Data Sheet—SoftBank Could Double Down With $200 Billion for Tech Startups
A friend who has been around tech almost as long as I have wrote the other afternoon with a question. “What was the tech stock in 2002 that was essentially an index of all the dot-com names?”
I knew right away what he meant. “ICG,” I replied, for Internet Capital Group, a shooting-star dot-com-era failure that hit $60 billion in valuation before crashing to earth.
“The Vision Fund is giving me ICG flashbacks,” he wrote.
He was referring to SoftBank’s $93-billion-dollar Vision Fund, Masayoshi Son’s investment vehicle that is gobbling up billion-dollar stakes in multiple startups that could be conceived of as big data or artificial intelligence plays. Late last week word broke that even when he rounds up at $100 billion Son won’t be content. He intends to raise another $100 billion as soon as possible.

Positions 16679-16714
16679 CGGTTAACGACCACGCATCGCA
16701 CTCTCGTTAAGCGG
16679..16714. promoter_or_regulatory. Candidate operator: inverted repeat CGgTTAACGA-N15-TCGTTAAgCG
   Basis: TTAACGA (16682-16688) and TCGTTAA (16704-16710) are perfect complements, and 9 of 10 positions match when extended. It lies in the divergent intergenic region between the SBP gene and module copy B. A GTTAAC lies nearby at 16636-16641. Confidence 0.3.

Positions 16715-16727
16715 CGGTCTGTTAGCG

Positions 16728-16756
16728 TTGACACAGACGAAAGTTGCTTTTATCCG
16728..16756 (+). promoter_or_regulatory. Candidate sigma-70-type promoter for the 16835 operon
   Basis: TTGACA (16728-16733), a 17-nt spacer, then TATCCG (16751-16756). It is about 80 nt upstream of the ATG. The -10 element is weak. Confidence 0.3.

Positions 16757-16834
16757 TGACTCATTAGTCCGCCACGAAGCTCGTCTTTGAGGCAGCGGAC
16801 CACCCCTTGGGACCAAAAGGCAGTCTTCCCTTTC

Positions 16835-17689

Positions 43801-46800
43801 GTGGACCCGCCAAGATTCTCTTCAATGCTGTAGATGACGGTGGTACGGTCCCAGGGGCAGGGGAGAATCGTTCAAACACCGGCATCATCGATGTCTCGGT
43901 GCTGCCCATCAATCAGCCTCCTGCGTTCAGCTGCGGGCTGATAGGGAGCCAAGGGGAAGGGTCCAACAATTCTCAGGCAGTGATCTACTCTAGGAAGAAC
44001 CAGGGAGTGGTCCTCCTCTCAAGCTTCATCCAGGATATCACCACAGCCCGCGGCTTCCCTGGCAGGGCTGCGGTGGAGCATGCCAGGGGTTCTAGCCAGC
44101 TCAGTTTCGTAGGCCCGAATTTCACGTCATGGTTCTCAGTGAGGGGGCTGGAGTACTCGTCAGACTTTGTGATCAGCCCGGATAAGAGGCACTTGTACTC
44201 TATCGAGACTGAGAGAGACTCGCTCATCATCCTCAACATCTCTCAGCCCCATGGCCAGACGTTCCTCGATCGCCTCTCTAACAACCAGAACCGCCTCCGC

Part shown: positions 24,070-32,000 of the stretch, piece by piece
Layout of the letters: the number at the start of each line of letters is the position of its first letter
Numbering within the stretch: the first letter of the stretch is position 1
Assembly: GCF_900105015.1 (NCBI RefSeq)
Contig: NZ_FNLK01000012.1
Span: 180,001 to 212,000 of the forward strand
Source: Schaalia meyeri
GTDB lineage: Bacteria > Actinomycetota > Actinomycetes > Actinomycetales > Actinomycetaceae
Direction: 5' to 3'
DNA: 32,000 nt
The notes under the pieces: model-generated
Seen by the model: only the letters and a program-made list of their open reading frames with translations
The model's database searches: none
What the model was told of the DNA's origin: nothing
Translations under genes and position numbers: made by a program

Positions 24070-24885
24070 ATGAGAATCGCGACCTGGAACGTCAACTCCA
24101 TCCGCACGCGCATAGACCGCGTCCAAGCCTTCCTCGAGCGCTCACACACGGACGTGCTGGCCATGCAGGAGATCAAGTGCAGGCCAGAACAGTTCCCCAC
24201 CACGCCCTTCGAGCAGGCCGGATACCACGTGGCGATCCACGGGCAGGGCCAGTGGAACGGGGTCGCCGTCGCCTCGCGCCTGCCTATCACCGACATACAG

My friend’s memory was mostly right, but for two key details. ICG wasn’t an index fund so much as a collection of venture-capital investments focused on so-called business-to-business Internet companies. (Fortune, in 1999, accurately if painfully described ICG as “a one-stock way to play the net”—a description that worked on the way up and down.) I also was reminded that ICG was essentially done for by late 2000, not 2002 as my friend recalled.
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ICG became a dot-com joke, a one-stock example of extreme hubris on the part of its management and the investment bankers and sell-side analysts who embarrassed themselves by pumping it up. “Internet Capital has the potential to emerge as the dominant 21st-century operating model for creating shareholder value” wrote Henry Blodget, then a Merrill Lynch analyst and today a respectable media executive.
Hindsight taught us ICG has no special sauce, just a huckster’s sense of timing that didn’t last. Masayoshi Son has a track record far more impressive than anyone ever associated with Internet Capital Group, so it is potentially foolhardy to go against him. But $200 billion to invest on a single investment theme?